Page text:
Mr. Lowe. Both opinions may be right. As the Babylonish captivity of seventy years had different beginnings and different endings, so may it be with regard to the reign of antichrist. When the emperor of Rome profess. ed himself a Christian, the « let” or hindrance was re. moved, whereby Judaizing Christians were impeded in making a gain of godliness. After that event, there was little or no obstruction to the gratification of the selfish pas. sions, except that which arose from competition between the contending parties. 1260 years from the year 312, when Christianity or rather antichristianism was established, bring us down to the latter part of the sixteenth century, when considerable progress had been made in the divine art of printing, and in the Reformation. As antichrist began visibly to rise, and to deny the Son of God as Head of the church, when Constantine had taken the “ let” out of the way, so * * at the expiration of 1260 years from that time he began vi. sibly to fall. For what is a pope or an archbishop of Canterbury, now, compared with their predecessors in the time of our Henry the second? But if, for the commencesnent of the reign of antichrist, the time be fixed on when he became a temporal prince, its conclusion will bring us to the
year 2016, at which period it is possible that the an, tichristian hierarchy will be totally extirpated. In my opinion, however, neither the pope and his clergy, nor the protestant bishops and their clergy, think that it will conzinue so long. The diffusion of knowledge has long made the ground tremble whereon that great great city is built ; and its inhabitants feel the shaking. · Mr. Clif. The dissenters are sometimes spoken of as a
disloyal body of people. Is there any ground for such a charge ?
Mr. Lowe. There are certainly intemperate persons among them, as well as in the church of England ; and a few such characters attract a great deal of public notice, and are beheld with exultation by the high-church party : but taking them as a body, there certainly is not the least foundation for such a charge. Their political principles are now the very same which they were in the reigns of George I. and George II. when they were considered and treated by government as inferior to none in attachment to the Hanoverian family, while the bulk of the established clergy were in opposition to the court. During the present reign the clergy have gone over to the court; and it is become the fashion to call the dissenters disloyal. As under dif. ferent administrations opposite measures are pursued, it would be the basest hypocrisy to pretend to approve of both. But I am firmly persuaded that, under the most unpopular administrations, they would be the last persons in the kingdom to abet riot or rebellion.
Mr. Clif. What do you think would be the conduct of the dissenters in case of an invasion ?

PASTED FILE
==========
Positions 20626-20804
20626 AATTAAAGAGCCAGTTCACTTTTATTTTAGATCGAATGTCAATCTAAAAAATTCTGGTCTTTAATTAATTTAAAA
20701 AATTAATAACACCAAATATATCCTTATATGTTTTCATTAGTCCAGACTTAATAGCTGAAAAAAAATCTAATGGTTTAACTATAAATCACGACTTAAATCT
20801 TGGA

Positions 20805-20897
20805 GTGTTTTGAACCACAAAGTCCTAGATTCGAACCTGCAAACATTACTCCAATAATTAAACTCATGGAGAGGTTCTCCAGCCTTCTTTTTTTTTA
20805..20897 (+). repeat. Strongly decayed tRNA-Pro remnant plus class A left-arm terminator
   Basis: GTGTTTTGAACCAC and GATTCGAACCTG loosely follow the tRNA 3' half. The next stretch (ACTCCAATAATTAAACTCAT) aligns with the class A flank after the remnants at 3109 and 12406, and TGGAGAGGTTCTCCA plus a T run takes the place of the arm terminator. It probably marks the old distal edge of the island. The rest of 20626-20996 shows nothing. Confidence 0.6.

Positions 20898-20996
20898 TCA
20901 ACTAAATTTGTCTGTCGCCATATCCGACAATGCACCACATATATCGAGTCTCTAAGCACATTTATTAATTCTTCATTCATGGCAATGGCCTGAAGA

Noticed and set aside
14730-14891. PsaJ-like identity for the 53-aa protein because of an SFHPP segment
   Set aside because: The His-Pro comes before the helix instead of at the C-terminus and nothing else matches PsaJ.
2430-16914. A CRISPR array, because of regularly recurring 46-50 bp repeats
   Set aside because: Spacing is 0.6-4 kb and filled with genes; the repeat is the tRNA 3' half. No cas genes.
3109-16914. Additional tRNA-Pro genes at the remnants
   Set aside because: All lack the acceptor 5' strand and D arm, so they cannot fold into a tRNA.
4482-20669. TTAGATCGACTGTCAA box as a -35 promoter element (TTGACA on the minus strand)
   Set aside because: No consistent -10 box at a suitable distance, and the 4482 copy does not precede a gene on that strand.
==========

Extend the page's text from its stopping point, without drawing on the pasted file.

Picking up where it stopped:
Mr. Lowe. That they would be surpassed by none in the zealous defence of their country.
Mr. Clif. Don't you think, Sir, that they would, with pleasure, take an active part in the demolition of religious establishments ?
Mr. Lowe. They are the most determined enemies of rioting, and of anarchy and could not do so without first renouncing their principles. With respect, Sir, to my few hearers, they are a poor people; they understand nothing about politics, nor do they meddle with them. I teach them to honour the king, and to obey magistrates in civil concerns; but to learn their religion entirely from the holy Scriptures, and in the concerns of their souls to consider themselves as accountable only to God.
Mr. Clif. I thank you, Sir, for your answers to my inquiries. They are perfectly satisfactory to me.
The conversation at tea was on miscellaneous subjects..
I am, with due respect to all my good friends at Islington, Dear Sir, Your obliged friend and servant,
From Mr. Charles Clifford to Mr. Henry Clifford.
MY DEAR AND HONOURED FATHER, I have received the joyful information that my beloved Eusebia is in the United States. I intend, with the divine permission, to embark in the first ship that sails for America, whether from London or Bristol. She is in the family of a Christian Jew. They are most worthy people. How kind the providence of God has been to her, to introduce her into so excellent a family. I long to be under sail, and clear of the British channel. How I shall delight to see the shores of the country which contains my Eusebia I hope to be there in two months: but that will be a long time.
Mrs. Worthington received yesterday a parcel by the Mentor, which had a passage of six weeks from New-York. It contained eleven letters from Eusebia, and a letter to Mr. William Neville from a friend of his who resides in Connecticut.
I have read two letters from Signior Albino, wherein he gives an account of his going with you and Thomas Livingstone to Barnwell meeting, and also of his dining at your house with Thomas and Mr. Lowe. I rejoice, and my friends rejoice, that we have received so strong a confirmation of your love to the Redeemer, in the kindness of which
you have shown to him in the person of one of his servants.
I have sent my servant to Bristol to inquire whetherthere is a vessel there that is on the point of sailing. It